Atrophy vs. Ass-trophy

Posted by Heather Krill in Life After Paralysis on November 07, 2017 # Health, Caregiving

We began to realize how much our kids listen to our conversations when our son mentioned to Geoff he was worried about getting a pressure sore on his bum from new pants with buttons on the pockets. I tried to explain that Dad is afraid of pressure sores because he doesn’t have much of a bum due to muscle loss from having a spinal cord injury. Our little boy knows the word ATROPHY but sometimes mistakenly–accidentally- calls it ASSTROPHY, which is sort of, incidentally, what his dad has. Our son has ample flesh on his rear so pressure sores are an unrealistic symptom of the fact that he doesn’t like sitting on the rug during circle time at school.

Geoff has to be very careful when he travels because of spending time anywhere but on his custom wheelchair cushion. So, he flew out of Manchester, NH this morning en route to Colorado for PSIA (Professional Ski Instructors Association) National Team Training where he is the coach of the PSIA Adaptive Team. He will love most every minute beyond the traveling part with a mono ski and giant ski bag and luggage. These are not easy traveling companions. Most of the time, people in airports are super helpful to him, especially at our local Manchester-Boston Airport. With security issues though, it’s impossible to drop his luggage off at bigger airports and go park his car. I used to take him to the airport to unload/load, etc, but once we had children, those 3 AM trips ended for me.

When the kids were babies, I hated when Geoff traveled for work. He, of course, missed us, but recognized traveling was easier in some ways than staying at our house. Our daughter did not (and often still does not) sleep through the night. Never had I been so tired in my life as when our kids were newborn and 1 or 1 and 2 or even 2 and 3 for that matter. I felt overwhelmed, exhausted, and irritable, so when he left for these trips out west, I envisioned them to be fabulous man– ski-cations, complete with time at the hot tub, fresh powder, and beers out every night. These details do sometimes occur, but Geoff and his teammates also put in a ridiculous amount of work while they are housed together. Ten years later, as Geoff is in the midst of his 3rd term working at the National PSIA level, I’m starting to get the bigger picture.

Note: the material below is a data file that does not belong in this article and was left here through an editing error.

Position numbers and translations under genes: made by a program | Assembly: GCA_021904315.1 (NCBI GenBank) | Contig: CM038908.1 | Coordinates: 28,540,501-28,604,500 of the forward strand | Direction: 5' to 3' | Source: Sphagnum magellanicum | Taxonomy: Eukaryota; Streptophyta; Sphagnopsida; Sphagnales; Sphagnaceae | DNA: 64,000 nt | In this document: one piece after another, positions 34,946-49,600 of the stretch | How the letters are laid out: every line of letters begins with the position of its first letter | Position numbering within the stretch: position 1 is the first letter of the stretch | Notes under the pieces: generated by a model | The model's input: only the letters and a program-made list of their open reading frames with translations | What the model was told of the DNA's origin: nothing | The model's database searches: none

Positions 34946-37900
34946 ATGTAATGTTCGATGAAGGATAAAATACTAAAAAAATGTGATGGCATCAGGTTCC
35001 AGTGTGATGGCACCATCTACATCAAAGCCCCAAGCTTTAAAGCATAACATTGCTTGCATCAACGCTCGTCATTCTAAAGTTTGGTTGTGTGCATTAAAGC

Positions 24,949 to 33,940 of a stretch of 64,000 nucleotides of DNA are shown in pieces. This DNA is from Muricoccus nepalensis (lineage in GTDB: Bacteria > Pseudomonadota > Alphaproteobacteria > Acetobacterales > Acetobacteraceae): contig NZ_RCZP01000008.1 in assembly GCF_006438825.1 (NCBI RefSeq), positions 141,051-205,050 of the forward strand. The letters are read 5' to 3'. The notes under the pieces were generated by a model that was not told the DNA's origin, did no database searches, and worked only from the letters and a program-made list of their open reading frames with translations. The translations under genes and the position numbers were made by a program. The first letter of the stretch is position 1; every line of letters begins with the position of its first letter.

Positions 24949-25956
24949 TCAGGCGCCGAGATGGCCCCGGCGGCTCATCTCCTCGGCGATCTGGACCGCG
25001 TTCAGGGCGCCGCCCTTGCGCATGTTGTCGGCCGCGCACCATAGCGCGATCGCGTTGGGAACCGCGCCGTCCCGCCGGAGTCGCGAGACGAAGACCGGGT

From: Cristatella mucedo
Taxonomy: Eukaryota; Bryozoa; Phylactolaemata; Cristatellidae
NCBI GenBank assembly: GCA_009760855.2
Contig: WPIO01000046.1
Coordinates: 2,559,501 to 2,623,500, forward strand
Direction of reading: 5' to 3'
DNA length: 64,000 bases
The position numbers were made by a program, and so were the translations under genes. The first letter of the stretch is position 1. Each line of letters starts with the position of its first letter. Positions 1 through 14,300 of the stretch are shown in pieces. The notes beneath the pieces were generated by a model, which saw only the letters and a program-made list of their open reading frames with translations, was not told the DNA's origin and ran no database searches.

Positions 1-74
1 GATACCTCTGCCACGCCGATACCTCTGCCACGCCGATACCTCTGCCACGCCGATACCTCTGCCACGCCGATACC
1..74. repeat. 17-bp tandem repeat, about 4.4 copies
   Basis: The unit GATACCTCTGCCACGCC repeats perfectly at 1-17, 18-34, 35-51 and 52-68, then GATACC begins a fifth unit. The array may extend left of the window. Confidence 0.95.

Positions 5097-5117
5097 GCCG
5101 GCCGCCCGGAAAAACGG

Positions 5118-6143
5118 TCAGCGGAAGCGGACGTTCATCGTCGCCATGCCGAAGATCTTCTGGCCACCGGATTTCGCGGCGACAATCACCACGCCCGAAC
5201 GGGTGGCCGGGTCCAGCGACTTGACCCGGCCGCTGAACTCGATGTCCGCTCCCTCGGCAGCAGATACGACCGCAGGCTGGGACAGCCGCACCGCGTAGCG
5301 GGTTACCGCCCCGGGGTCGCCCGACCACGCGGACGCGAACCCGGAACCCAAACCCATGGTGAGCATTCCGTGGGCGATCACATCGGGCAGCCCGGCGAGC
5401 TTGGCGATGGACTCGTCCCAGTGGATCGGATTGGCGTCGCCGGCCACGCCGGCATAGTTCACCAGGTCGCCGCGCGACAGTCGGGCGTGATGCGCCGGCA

We’ve come out of the dark cloud of babyhood and toddlerhood and survived. I know, I know, a terrible thing to say about a precious and altogether quick period of our children’s development– but for a full time working mom whose often traveling husband who could not run upstairs in the middle of the night to share some of the late-night responsibilities easily, we could NOT wait for the days when they had words to communicate their needs and enough sense to not be flight risks. When they were babies, our kids rarely noticed when either of us was gone- it was as if we had gone to the bathroom and would return momentarily. They had snuggling grandparents and a childcare center with teachers who loved them. But now, the leaving part is harder on Geoff and our kiddos. We make charts which delineate the nights/ days as they pass, so they know how many sleeps are left to go before Dad comes home again. We facetime and look at maps of mountains we’ve never skied at online and wonder which slope he is on- or if he is teaching a clinic or problem solving some kind of disability issue or working on a piece of adaptive equipment. They wonder when our “skiing snow” will arrive. Skiing snow, for those of you who don’t know, is the snow that comes down and stays, not just the first few fall squalls which drop an inch or two and melt away. “Will we be skiing by Halloween?” they ask. Not likely. But there is always Thanksgiving right around the corner.

Fall is short here in northern NH, and we love that our kids can’t wait for our skis to slide on snow; for the sleds to make the rounds of local heaps and hills; for our snowshoes to hike the forest along the river in our backyard; for crockpot Friday night dinners with family and friends; and most importantly for Dad to return home safely from whatever snow he sails in from.

Heather Krill is a writer- wife- teacher-mom who lives in the White Mountains of NH with her husband, Geoff, a paraplegic and professional skier, and their two children, Carver and Greta who are 7 and 6. Please check out her novel True North, website www.heatherkrill.com, and @heatherkrill1 on Twitter.